No one who lives beyond the environs of South Florida journalism need care, but the former columnist and Sunrise bureau chief of the South Florida Sun-Sentinel taught this English master’s student a helluva lot about covering local politics, concision, and fairness. On the first day of my internship many years ago, he said, “Don’t keep me waiting. I love my family, and I like to go home to them early.” He tested this injunction. Within twenty minutes of situating myself at a desktop computer so antiquated that I had to ask an assistant copy editor to download AOL Instant Messenger for me to get around (or through?) the Tribune firewall, Gary Stein had given me my first story — the bar mitzvah of a local scion’s son. And another feature. And another. In a week I had five bylines in the paper, banalities no one reads but swell a young reporter’s pride at seeing his byline — in print, yet, when this still mattered.
Two weeks later I covered my first bit of breaking news: two FIU students died after drag racing down a Broward thoroughfare. Stein — always Stein! — and the editors downtown, aware of my connections, suggested I handle the local angle, which meant interviewing on campus the friends of the deceased students. Wary of being the intern who had never talked to grieving relatives or friends asking for advice, I nevertheless asked Stein what I thought was a cunning question: “Is there anything you’d like to see in the story?” His response: “I don’t know. Figure it out. Just be kind.”
This was Gary Stein, dead at seventy-two. Just be kind. An allusion to Tea and Sympathy? I doubt it. I took this bit as the distillation of two decades of noting the suppurating worst of mankind winning commission seats in what was then the Deadwood of West Broward County. Pretentious sods like me sneak words into stories, a habit that drove Stein crazy. In one feature I wrote about a magician in which I referred to him as a “prestidigitator,” he wrote back in aggrieved capital letters, “SIMPLE, SOTO!” Aggrieved myself, I stomped into his corner office and argued that it got tiresome referring to X as a magician thirteen times in a twenty-inch story. Besides, I’d avoided corny alliteration like “the precocious prestidigitator”! After looking me in the eye for my half-minute defense, he said, “Okay.” It was a go.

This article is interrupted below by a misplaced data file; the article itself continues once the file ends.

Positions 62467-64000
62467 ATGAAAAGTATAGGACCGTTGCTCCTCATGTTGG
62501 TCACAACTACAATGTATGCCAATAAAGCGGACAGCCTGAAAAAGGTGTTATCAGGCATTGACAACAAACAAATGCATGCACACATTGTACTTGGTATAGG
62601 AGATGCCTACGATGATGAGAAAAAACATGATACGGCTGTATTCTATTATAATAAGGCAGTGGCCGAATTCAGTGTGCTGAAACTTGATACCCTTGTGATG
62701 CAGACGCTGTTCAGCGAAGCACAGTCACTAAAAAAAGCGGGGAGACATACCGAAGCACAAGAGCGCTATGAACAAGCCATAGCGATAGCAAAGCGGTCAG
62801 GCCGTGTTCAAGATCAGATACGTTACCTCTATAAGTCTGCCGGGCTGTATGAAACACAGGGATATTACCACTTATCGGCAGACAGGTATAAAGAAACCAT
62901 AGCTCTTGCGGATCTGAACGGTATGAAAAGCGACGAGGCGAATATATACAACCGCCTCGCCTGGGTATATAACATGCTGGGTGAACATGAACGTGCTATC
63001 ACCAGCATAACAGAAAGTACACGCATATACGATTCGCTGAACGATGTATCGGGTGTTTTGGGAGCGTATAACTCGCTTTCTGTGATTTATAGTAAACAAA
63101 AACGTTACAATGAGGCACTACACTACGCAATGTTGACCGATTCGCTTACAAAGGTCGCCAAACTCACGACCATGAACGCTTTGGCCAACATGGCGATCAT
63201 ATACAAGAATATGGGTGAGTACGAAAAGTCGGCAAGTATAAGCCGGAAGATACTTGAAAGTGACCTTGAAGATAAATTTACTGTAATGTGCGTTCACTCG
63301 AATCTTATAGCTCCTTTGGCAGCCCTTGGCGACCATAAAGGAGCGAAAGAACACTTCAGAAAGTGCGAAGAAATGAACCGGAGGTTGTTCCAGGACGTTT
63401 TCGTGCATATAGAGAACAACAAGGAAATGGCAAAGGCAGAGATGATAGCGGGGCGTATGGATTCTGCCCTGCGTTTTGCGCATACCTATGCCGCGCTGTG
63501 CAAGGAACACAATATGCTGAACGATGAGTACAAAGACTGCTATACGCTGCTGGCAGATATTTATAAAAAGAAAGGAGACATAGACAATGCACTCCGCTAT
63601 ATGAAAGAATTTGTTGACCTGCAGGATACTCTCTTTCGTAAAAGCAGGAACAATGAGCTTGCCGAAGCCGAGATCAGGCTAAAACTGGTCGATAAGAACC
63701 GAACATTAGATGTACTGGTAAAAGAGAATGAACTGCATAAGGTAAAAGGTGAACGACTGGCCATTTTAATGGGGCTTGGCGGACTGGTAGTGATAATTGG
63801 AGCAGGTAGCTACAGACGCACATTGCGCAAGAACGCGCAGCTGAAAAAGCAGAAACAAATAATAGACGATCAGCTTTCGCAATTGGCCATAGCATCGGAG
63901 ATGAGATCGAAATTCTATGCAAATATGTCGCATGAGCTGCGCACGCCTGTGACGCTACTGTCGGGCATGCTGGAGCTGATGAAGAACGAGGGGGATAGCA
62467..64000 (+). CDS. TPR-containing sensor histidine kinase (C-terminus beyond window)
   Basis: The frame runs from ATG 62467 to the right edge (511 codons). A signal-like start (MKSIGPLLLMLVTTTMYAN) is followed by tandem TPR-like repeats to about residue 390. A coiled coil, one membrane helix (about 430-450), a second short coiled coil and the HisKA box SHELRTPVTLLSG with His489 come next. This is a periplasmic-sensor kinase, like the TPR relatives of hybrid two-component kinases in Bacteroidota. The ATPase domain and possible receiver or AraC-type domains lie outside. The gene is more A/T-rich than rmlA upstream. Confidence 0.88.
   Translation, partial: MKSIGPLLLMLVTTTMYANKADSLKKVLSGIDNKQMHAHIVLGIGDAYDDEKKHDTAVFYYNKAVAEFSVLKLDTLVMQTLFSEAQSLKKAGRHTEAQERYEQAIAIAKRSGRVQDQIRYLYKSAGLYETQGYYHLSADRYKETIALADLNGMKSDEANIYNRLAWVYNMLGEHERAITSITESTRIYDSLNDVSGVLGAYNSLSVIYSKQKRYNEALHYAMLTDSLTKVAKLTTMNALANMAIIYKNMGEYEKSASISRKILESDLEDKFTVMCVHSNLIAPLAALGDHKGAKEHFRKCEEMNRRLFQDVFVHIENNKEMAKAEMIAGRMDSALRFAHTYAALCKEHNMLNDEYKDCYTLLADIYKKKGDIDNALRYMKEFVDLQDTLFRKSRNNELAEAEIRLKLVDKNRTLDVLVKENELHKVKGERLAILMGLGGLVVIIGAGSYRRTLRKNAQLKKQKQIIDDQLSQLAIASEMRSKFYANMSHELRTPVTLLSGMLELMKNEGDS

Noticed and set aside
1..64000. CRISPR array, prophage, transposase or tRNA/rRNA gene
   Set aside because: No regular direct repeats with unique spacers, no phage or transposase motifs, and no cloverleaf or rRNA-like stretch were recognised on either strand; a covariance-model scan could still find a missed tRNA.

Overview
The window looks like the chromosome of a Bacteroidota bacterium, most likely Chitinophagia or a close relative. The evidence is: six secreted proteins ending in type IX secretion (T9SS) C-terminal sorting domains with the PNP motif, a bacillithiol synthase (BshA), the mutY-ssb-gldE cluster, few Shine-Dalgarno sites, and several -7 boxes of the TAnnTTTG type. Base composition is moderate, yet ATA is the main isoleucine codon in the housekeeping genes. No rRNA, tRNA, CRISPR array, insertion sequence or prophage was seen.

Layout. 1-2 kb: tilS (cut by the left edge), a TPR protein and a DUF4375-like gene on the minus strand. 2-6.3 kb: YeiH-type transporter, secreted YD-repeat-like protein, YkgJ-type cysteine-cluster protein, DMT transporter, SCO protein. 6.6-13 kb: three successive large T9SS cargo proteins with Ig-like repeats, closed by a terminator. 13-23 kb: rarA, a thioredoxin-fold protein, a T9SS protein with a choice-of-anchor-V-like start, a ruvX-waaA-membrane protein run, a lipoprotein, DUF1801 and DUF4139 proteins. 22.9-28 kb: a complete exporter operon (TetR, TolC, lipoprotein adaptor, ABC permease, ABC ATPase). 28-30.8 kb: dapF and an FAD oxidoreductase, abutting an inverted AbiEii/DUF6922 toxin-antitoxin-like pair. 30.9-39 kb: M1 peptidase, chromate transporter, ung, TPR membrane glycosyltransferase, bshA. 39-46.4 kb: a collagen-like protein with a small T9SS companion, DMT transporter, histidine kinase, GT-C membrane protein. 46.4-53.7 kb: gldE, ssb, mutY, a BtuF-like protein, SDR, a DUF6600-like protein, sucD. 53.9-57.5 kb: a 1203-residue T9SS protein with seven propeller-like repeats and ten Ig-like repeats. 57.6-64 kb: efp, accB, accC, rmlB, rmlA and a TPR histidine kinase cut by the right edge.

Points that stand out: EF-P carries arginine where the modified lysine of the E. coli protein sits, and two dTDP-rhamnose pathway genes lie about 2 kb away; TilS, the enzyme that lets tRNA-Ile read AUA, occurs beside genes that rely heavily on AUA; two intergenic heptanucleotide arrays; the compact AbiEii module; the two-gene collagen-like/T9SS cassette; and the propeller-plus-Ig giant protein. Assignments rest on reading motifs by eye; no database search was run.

That was Stein. A persuasive argument won him over, with no obligation to save face. Just be kind. On Election Night 2000 when Al Gore’s victory looked, ah, tenuous, he sent a few of us home early. “But I can cover the Miami angle,” I told him. He shook his head — he wasn’t having it. “Go home. Get sleep. I’ll need you early tomorrow.” Newsrooms from South Florida to North Idaho once had Steins, as populous as buffalo in 1850 but unaware of their coming extinction. Thirteen months of working out of the Sun-Sentinel’s West office convinced me I had no talent for daily journalism. Stein helped me realize it. Yet in the fifteen years I’ve worked as a student media adviser I’ve felt him at my side. He liked candy, though — I rejected that. Why hold it against him? Just be kind.